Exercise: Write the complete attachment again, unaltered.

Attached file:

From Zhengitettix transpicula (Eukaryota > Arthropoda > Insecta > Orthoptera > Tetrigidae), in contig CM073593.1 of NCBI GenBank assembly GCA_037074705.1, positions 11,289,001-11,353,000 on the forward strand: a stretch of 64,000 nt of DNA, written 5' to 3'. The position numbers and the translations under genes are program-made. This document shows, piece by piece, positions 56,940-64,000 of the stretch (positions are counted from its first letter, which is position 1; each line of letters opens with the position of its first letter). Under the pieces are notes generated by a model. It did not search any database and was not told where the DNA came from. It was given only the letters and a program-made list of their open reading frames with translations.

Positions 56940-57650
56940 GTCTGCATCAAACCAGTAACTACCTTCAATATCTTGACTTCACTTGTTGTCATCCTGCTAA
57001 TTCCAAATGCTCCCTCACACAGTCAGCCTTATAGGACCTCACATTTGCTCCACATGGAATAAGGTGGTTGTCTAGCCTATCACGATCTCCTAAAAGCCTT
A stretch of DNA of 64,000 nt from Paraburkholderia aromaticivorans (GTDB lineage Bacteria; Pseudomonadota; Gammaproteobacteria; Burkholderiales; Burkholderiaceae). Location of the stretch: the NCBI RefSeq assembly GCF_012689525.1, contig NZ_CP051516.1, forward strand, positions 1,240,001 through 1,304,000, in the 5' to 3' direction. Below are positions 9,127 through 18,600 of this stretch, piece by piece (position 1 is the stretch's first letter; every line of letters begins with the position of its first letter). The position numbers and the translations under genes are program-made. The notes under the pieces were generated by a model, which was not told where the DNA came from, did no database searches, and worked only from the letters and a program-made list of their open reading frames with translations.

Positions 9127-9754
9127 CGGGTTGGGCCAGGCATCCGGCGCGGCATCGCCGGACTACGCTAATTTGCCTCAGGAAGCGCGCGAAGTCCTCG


From Zhengitettix transpicula (Eukaryota > Arthropoda > Insecta > Orthoptera > Tetrigidae), in contig CM073593.1 of NCBI GenBank assembly GCA_037074705.1, positions 11,289,001-11,353,000 on the forward strand: a stretch of 64,000 nt of DNA, written 5' to 3'. The position numbers and the translations under genes are program-made. This document shows, piece by piece, positions 56,940-64,000 of the stretch (positions are counted from its first letter, which is position 1; each line of letters opens with the position of its first letter). Under the pieces are notes generated by a model. It did not search any database and was not told where the DNA came from. It was given only the letters and a program-made list of their open reading frames with translations.

Positions 56940-57650
56940 GTCTGCATCAAACCAGTAACTACCTTCAATATCTTGACTTCACTTGTTGTCATCCTGCTAA
57001 TTCCAAATGCTCCCTCACACAGTCAGCCTTATAGGACCTCACATTTGCTCCACATGGAATAAGGTGGTTGTCTAGCCTATCACGATCTCCTAAAAGCCTT
A stretch of DNA of 64,000 nt from Paraburkholderia aromaticivorans (GTDB lineage Bacteria; Pseudomonadota; Gammaproteobacteria; Burkholderiales; Burkholderiaceae). Location of the stretch: the NCBI RefSeq assembly GCF_012689525.1, contig NZ_CP051516.1, forward strand, positions 1,240,001 through 1,304,000, in the 5' to 3' direction. Below are positions 9,127 through 18,600 of this stretch, piece by piece (position 1 is the stretch's first letter; every line of letters begins with the position of its first letter). The position numbers and the translations under genes are program-made. The notes under the pieces were generated by a model, which was not told where the DNA came from, did no database searches, and worked only from the letters and a program-made list of their open reading frames with translations.

Positions 9127-9754
9127 CGGGTTGGGCCAGGCATCCGGCGCGGCATCGCCGGACTACGCTAATTTGCCTCAGGAAGCGCGCGAAGTCCTCG